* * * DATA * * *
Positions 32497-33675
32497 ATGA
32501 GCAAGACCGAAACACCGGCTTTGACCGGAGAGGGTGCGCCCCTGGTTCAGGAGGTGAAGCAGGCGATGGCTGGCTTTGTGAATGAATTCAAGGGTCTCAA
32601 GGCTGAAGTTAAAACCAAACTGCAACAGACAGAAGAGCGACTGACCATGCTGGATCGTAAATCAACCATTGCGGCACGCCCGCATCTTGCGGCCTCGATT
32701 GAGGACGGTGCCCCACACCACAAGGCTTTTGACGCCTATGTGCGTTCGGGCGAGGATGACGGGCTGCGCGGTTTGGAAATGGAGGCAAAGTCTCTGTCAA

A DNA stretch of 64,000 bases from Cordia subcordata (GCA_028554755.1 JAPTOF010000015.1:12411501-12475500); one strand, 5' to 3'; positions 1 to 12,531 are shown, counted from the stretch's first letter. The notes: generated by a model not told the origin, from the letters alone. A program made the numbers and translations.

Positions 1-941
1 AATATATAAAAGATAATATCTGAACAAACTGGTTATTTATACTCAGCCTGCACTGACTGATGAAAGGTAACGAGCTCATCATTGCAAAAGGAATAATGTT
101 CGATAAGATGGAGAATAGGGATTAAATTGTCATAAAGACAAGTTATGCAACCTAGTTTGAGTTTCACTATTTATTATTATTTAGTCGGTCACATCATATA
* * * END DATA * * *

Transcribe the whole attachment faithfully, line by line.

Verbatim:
Positions 32497-33675
32497 ATGA
32501 GCAAGACCGAAACACCGGCTTTGACCGGAGAGGGTGCGCCCCTGGTTCAGGAGGTGAAGCAGGCGATGGCTGGCTTTGTGAATGAATTCAAGGGTCTCAA
32601 GGCTGAAGTTAAAACCAAACTGCAACAGACAGAAGAGCGACTGACCATGCTGGATCGTAAATCAACCATTGCGGCACGCCCGCATCTTGCGGCCTCGATT
32701 GAGGACGGTGCCCCACACCACAAGGCTTTTGACGCCTATGTGCGTTCGGGCGAGGATGACGGGCTGCGCGGTTTGGAAATGGAGGCAAAGTCTCTGTCAA

A DNA stretch of 64,000 bases from Cordia subcordata (GCA_028554755.1 JAPTOF010000015.1:12411501-12475500); one strand, 5' to 3'; positions 1 to 12,531 are shown, counted from the stretch's first letter. The notes: generated by a model not told the origin, from the letters alone. A program made the numbers and translations.

Positions 1-941
1 AATATATAAAAGATAATATCTGAACAAACTGGTTATTTATACTCAGCCTGCACTGACTGATGAAAGGTAACGAGCTCATCATTGCAAAAGGAATAATGTT
101 CGATAAGATGGAGAATAGGGATTAAATTGTCATAAAGACAAGTTATGCAACCTAGTTTGAGTTTCACTATTTATTATTATTTAGTCGGTCACATCATATA